Those categories (as described by the USCB) that were assumed to primarily consist of building construction were aggregated for this report 2. The USCB, however, did not break down public construction by use category until 2002, thus only private building construction spending is shown in Figure 1-1. Between 1996 and 2003, private building construction spending increased 32%. During that same time, the population of the U.S. only increased 8%.
The construction industry is taking large strides to lessen its impact on the environment. In furtherance of these efforts, the Associated General Contractors of America (AGC;
Based on their descriptions, the USCB categories that were assumed to consist mostly of building construction and used to estimate building construction spending for Figure 1-1 were Residential, Lodging, Office, Commercial, Health Care, Educational, Religious, Public Safety, and Manufacturing. Categories that were assumed to contain mostly non-building construction were Amusement and Recreation, Transportation, Communication, Power, Sewage and Waste Disposal, and Water Supply.
http://www.agc.org) created an Environmental Agenda in 2006, which lists seven goals. Four of
these goals relate most to materials management, which are:
1. Encourage environmental stewardship through education, awareness and outreach.
2. Recognize environmentally responsible construction practices.
3. Identify opportunities to reduce the impact that construction practices have on the environment, including o Facilitating members’ efforts to recycle or reduce construction and demolition debris.
o Identifying and maximizing the contractor’s role in “green” construction.
4. Identify ways to measure and report environmental trends and performance indicators of such trends.
Other efforts undertaken by the construction industry include the following:
The Building Materials Reuse Association (BMRA; http://www.buildingreuse.org) • facilitates building deconstruction and the reuse and recycling of recovered building materials. They produce information on deconstruction techniques and information on how to make a successful deconstruction or reuse business. They convene annually to transfer this knowledge among contractors, government representatives, and researchers.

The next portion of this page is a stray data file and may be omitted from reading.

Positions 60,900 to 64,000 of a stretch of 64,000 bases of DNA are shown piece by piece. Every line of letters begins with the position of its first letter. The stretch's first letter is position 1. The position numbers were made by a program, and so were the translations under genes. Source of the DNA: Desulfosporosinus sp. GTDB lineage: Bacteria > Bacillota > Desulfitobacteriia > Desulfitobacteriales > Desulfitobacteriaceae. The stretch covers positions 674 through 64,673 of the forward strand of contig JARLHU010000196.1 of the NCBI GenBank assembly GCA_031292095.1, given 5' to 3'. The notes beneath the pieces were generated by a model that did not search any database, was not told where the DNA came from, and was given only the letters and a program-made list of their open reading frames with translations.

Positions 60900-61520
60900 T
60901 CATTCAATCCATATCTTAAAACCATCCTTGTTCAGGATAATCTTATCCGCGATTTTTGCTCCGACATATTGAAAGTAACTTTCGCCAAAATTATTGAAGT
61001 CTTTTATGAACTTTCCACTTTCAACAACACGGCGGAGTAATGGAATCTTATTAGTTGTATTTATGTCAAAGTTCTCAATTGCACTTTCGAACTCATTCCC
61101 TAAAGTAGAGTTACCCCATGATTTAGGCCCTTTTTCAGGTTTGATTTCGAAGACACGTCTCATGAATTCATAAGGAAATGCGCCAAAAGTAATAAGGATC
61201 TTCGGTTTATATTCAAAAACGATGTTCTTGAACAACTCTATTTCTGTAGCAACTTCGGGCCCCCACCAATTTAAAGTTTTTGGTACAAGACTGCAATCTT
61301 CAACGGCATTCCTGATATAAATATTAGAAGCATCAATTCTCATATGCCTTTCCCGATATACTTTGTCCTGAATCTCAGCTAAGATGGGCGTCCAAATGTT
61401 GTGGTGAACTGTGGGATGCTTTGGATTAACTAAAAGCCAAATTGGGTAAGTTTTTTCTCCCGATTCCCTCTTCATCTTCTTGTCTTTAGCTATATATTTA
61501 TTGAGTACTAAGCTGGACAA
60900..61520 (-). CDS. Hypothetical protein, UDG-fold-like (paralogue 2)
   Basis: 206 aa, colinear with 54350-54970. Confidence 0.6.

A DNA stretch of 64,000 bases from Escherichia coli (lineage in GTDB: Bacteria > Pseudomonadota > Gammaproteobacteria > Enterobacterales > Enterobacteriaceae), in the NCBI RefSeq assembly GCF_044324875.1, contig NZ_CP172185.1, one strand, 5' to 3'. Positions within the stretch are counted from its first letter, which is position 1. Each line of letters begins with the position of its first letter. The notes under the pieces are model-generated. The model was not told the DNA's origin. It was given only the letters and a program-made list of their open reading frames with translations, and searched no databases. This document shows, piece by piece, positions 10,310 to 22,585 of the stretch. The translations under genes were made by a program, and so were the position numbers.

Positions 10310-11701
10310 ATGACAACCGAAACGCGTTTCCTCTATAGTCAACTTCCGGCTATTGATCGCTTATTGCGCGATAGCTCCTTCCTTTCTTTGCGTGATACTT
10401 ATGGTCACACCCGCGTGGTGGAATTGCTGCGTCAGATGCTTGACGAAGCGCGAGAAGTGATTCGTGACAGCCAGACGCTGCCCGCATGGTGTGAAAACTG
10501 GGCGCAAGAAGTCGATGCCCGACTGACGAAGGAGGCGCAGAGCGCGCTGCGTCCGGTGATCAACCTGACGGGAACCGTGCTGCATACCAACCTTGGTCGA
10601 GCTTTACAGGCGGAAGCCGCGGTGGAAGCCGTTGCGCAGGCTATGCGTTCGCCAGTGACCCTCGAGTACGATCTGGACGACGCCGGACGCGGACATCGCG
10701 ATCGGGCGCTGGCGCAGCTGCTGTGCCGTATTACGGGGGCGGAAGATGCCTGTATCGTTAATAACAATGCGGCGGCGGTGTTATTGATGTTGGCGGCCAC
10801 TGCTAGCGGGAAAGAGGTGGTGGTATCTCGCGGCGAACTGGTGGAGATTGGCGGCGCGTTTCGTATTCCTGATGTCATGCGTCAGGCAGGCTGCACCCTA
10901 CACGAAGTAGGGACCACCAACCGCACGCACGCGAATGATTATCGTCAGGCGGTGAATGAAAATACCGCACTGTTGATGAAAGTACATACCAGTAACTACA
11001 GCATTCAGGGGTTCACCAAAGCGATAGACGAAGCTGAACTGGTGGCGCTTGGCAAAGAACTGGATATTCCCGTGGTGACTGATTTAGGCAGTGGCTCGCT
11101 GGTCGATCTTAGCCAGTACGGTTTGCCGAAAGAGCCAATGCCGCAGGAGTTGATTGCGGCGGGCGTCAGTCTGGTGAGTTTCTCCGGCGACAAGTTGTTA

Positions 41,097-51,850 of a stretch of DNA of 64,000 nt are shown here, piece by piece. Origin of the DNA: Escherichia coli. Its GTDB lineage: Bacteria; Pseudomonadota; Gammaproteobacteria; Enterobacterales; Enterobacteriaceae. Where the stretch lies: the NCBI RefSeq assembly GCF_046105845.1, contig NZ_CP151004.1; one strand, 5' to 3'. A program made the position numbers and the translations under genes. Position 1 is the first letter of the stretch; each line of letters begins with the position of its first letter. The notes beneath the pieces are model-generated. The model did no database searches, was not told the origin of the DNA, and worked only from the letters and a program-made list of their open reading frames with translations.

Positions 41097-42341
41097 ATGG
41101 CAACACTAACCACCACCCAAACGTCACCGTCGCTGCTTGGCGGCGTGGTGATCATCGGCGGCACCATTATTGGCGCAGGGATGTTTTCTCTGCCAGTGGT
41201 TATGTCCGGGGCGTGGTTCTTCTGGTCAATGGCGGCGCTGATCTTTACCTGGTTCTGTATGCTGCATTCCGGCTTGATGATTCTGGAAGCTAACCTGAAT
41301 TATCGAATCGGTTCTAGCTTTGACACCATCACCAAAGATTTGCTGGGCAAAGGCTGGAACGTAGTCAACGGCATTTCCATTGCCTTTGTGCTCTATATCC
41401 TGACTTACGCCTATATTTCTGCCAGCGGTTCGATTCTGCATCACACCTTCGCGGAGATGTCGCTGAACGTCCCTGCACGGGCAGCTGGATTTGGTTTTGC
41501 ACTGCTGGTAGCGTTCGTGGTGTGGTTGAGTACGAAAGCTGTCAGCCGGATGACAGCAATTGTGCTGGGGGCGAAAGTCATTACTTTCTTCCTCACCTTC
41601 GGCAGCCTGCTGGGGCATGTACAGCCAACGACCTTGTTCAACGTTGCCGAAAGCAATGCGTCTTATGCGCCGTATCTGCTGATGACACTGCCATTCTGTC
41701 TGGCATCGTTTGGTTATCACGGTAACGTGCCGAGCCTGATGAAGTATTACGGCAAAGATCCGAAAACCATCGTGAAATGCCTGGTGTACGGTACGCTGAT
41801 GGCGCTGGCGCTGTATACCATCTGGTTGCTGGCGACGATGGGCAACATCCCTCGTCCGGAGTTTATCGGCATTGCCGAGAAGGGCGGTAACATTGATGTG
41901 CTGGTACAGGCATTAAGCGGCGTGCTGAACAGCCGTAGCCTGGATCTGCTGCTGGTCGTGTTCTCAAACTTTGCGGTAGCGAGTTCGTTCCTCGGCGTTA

The Construction Materials Recycling Association (CMRA; http://www.cdrecycling.org) • aids their members in the appropriate methods for processing material to ensure environmental protectiveness, as well as producing a high-value product. They have developed websites to reach out to any recyclers, users of recycled materials, and regulators in order to provide a better understanding of C&D materials recycling. They have developed websites that contain research and practical information for the recycling of concrete (http://concreterecycling.org), drywall (http://drywallrecycling.org), and asphalt shingles (http://shinglerecycling.org).
The National Association of Home Builders (NAHB; http://www.nahb.org) issued Green • Home Building Guidelines that contractors can follow to make their homes more “green,” including reducing, reusing, and recycling construction waste. They also put on an annual Green Building Conference that brings together contractors and researchers to discuss new “green” construction techniques. The NAHB Research Center also pursued research in the area of C&D materials recycling, such as using the material on-site.
The National Demolition Association (NDA; http://www.demolitionassociation.com) • actively promotes recycling and reuse of the materials generated during a demolition.
They released a report titled, “Demolition Industry Promotes C&D Recycling,” in which they describe ways that the industry and government can work together to overcome recycling barriers. The “members of the National Demolition Association are committed to increasing the recycling and reuse of the material generated” on their jobsites. They state that “recycling is good for the environment, good for the nation’s economy, a positive use of valuable commodity, and good for the country.” Estimating 2003 Building-Related Construction and Demolition Materials Amounts